As shown by the next figure, with increase in economic freedom in a country, there is also better performance on the Multidimensional Poverty Index. 

Source: The Heritage Foundation

With greater incomes and after exiting poverty, people will also be able to escape problems of hunger and they will be more productive in the economy, encouraging more growth and creating a virtuous cycle.

Addressing the SDGs of Quality Education and Good Health and Well-Being, while these are thought to be Public Goods in the common discourse, School Education and Hospitals can have a degree of rivalry and excludability. Thus, they are not purely Public Goods. An ample amount of evidence has shown that Private Schools in many developing countries such as India[5] and developed countries such as the USA[6] perform better in terms of education outcomes than Public Schools. With better standards of living and lifestyles, economies will also be able to achieve the goal of Good Health and Well-Being. 

Although only the three goals of Affordable and Clean Energy, Decent Work and Economic Growth and Industry, Innovation and Infrastructure, explicitly mention Innovation, they are ultimately tied to it. Clean Technologies such as the electric car Tesla were brought into the market for the profit motive and their innovation was driven not only by the fact that Carbon based fuels are polluting but also that they will soon be exhausted and there will be a demand for these products. The switch from coal to the relatively cleaner petroleum was not made due to environmental reasons, but for the pursuit of profits.

The chart below also indicates the strong and positive relationship (correlation = 67%) between economic freedom and better environmental performance. 

Source: Author’s calculations based on data of Environmental Performance Index (2020) and Index of Economic Freedom (2020)

Free-markets may have a tendency to overexploit resources such as the Commons and not have enough care for the biodiversity on land and inside water, but that does not again indicate that there is a need for the State to intervene. The community that uses those resources have the specific knowledge of the particular circumstances of time and place[7]. Elinor Ostrom’s Nobel Prize was awarded to her for she “challenged the conventional wisdom by demonstrating how local property can be successfully managed by local commons without any regulation by central authorities or privatization.”[8] So, the goals of Preserving the Life Below Water and Life on Land can also be met through other mechanisms than State Financing and Life Below Water. There is also a strong applicability of the Coase Theorem in this arena through which the externalities can be resolved through private individual mechanisms provided that the State has given well-defined Property Rights and institutions to enforce contracts.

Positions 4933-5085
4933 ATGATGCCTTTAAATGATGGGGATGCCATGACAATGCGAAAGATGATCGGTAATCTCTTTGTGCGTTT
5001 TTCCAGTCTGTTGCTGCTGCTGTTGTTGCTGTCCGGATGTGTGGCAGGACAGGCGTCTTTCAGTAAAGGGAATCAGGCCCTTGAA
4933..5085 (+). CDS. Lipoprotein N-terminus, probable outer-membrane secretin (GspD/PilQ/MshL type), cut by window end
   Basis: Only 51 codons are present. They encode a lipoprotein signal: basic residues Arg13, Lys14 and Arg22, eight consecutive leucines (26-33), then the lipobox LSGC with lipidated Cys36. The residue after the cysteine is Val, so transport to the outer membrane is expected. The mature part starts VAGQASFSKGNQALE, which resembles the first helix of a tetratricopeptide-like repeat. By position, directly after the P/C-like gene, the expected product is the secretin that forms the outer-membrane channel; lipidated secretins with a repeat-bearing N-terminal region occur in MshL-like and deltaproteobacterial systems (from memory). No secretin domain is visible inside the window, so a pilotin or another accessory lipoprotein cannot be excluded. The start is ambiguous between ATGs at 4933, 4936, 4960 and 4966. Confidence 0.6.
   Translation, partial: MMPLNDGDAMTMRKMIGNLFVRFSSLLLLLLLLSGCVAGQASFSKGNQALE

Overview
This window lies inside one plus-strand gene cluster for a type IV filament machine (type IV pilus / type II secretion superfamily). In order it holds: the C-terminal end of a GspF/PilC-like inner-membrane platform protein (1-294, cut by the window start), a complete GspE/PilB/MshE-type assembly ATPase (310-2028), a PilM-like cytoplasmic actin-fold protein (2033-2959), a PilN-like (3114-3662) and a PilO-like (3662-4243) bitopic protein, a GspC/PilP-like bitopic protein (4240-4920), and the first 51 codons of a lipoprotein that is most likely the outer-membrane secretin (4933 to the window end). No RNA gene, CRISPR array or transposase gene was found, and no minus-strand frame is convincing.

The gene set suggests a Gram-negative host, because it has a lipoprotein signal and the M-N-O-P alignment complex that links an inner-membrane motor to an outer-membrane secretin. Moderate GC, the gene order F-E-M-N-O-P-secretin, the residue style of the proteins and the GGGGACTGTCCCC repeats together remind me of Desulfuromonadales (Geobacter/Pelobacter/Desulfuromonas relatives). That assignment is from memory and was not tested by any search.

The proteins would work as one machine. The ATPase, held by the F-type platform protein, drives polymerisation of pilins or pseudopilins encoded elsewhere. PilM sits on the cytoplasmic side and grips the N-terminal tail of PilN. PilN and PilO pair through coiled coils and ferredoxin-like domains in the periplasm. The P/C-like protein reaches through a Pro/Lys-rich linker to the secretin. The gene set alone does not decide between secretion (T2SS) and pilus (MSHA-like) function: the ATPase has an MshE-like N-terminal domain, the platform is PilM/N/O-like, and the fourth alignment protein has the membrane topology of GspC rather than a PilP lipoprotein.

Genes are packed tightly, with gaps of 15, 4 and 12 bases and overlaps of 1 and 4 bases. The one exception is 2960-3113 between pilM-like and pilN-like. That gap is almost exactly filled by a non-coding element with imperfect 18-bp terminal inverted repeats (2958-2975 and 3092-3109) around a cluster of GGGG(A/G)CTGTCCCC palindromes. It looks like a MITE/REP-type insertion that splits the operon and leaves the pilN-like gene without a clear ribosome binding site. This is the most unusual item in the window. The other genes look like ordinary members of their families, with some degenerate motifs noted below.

The State also has the imperative task of setting up institutions and rules to tackle problems of excessive pollution and emissions of greenhouse gases to tackle Climate Change, and to bring policy measures with lesser leaks for better redistribution in the society for Reduced Inequalities

It is undeniable that there is a requirement of State Expenditure for meeting the SDGs but it is not to be equated with State Financing for them. It is also true that one cannot rely on Altruism of the capitalistic system for achieving the goals but as Adam Smith pointed out, we do not have to rely on it. The key insight is economic growth through the free-market mechanism will pay for the goals to be achieved and there is also a strong role for communities and the civil-society to meet them.

– Samrudha Surana (Guest Writer)

TYBA, St. Xavier’s College (Autonomous), Mumbai

Edited by: Vedant Shukla (Chief Editor, Econ Declassified)


[1] The Wealth of Nations Vol: I by Adam Smith in 1776.



[4] ibid



[7]  The Use of Knowledge in Society by FA Hayek